There is a growing perception that the ICAC, since the coming into office of the MSM ruling dispensations, has not been renowned for conducting with a minimum of zeal and professionalism enquiries in any case that might have involved those close to higher offices in government circles. The only exception that we have been given to see lately concerns its money-laundering investigations into the Franklin affair. The list is otherwise long enough in several high-profile cases that have erupted since 2015. The St Louis CEB procurement saga is still dawdling along at ICAC after 7-8 years despite a Senior Minister having been made to step down by the Prime Minister and several exchanges with either the Scandinavian company BWSC or the African Development Bank as funding agency. More affairs erupted since then, namely, over the corrupt procurement processes at Health, Commerce and the State Trading Corporation during the pandemic concerning health supplies, equipment, vaccines and pharmaceuticals, where again the Minister of Commerce and Consumer Protection was forced to vacate his post but without any substantial progress on any of the several enquiries that would have been largely justified.
Other Ministers when replying to awkward allegations, resorted to stating that the matter had been referred to ICAC for enquiries: e.g., the acting Minister of Commerce and Consumer Protection in the case of Rs 500 M of illegal cigarette paper imported in the island or the Minister of Health on the saga of Molnupiravir pills, millions of which were purchased once at Rs 9 and the very next day at Rs 79 without, it seems, fully abiding by procurement processes. In those and perhaps other cases the mantle of an ICAC enquiry was perceived to be a political convenience where embarrassing questions could no longer be asked.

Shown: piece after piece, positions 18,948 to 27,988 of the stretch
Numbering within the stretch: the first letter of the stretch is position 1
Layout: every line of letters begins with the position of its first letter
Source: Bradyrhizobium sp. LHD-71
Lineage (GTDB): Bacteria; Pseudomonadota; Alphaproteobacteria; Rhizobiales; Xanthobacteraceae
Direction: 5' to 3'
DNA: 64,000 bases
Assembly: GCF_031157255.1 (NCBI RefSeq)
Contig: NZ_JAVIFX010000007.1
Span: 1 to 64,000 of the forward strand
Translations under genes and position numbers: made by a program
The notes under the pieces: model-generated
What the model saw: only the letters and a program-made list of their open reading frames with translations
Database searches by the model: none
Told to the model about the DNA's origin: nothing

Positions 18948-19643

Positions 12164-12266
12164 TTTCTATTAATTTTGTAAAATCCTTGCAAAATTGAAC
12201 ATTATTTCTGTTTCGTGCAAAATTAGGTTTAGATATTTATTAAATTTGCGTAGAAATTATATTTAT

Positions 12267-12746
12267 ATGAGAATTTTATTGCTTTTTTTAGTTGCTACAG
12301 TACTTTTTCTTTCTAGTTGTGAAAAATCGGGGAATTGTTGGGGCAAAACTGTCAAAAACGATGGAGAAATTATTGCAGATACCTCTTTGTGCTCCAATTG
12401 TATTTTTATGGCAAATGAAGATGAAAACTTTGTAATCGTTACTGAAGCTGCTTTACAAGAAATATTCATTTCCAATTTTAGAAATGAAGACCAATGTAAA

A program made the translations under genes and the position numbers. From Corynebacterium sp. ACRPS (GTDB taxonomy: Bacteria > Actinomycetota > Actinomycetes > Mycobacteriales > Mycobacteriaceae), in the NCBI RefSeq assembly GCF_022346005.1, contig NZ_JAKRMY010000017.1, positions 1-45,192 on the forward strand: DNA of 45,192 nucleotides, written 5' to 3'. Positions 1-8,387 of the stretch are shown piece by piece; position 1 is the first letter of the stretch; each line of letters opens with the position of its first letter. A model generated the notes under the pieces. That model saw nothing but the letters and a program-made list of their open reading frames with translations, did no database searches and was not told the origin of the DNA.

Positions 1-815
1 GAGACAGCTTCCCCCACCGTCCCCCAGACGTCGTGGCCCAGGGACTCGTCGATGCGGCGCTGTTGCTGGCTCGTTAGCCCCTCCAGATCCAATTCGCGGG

It was therefore somewhat of a surprise that, while Franklin had been on the ADSU radar since 2016 and the Reunion authorities had condemned the guy for drug trafficking in absentia to 7 years jail time, ICAC felt empowered around February to launch with unusual vigour its money-laundering investigations into drug warlord Franklin’s operations on the West Coast, with all its tentacular ramifications. Where will this ICAC enquiry lead to, ask the sceptics, who wonder how much leeway, protection and for how long Franklin was allowed to augment his business and fly in and out of the country unhindered? The collateral revelations that a senior Minister, a PPS and select guests were allegedly revelling in a Black Label stag party a few hundred metres from Grand Bassin while settling an alleged corrupt deal of Rs 3.5m for 700 acres of land lease sometime in 2020 came as an unexpected thunderbolt. Particularly among the Hindu faithful community and those who at immense sacrifices, fasting and devotions, carry their kanwars and perform their rituals at the sacred site before taking jars of the Pari Talao water for temple prayers on the occasion of the great night of Lord Shiva.
No amount of spin can justify or repair such an assault on whatever dharmic values this profanation implied for our ancestors’ struggles down to today’s Hindu culture, values and traditions. All those involved, even without the full results of ongoing ICAC enquiries, should have tendered their apologies and resigned immediately from their individual high offices. There is equal urgency for our socio-cultural associations to organise a yajor prayer session to beg forgiveness and purify a sacred spiritual and religious site of particular fervour among devout Hindus that has been so damagingly associated with such crude monkey business.
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Donald Trump charged with 34 felony counts
Last Friday, former President Donald J. Trump, faced the first of a tough series of legal affairs, criminal and civil, as a Manhattan Grand Jury decided that the prosecutory evidence presented by District Attorney Alvin Bragg was sufficiently convincing to merit an indictment and trial before the appropriate court. Both the District Attorney and the 45th President will go down in US history, the first for securing a historic indictment against a guy who was known for using every legal artifice, including confidential settlement where inevitable, to avoid facing arrest and indictment and the second as the only former President in US history to face indictment and arrest on such criminal charges as would be disclosed this past Tuesday.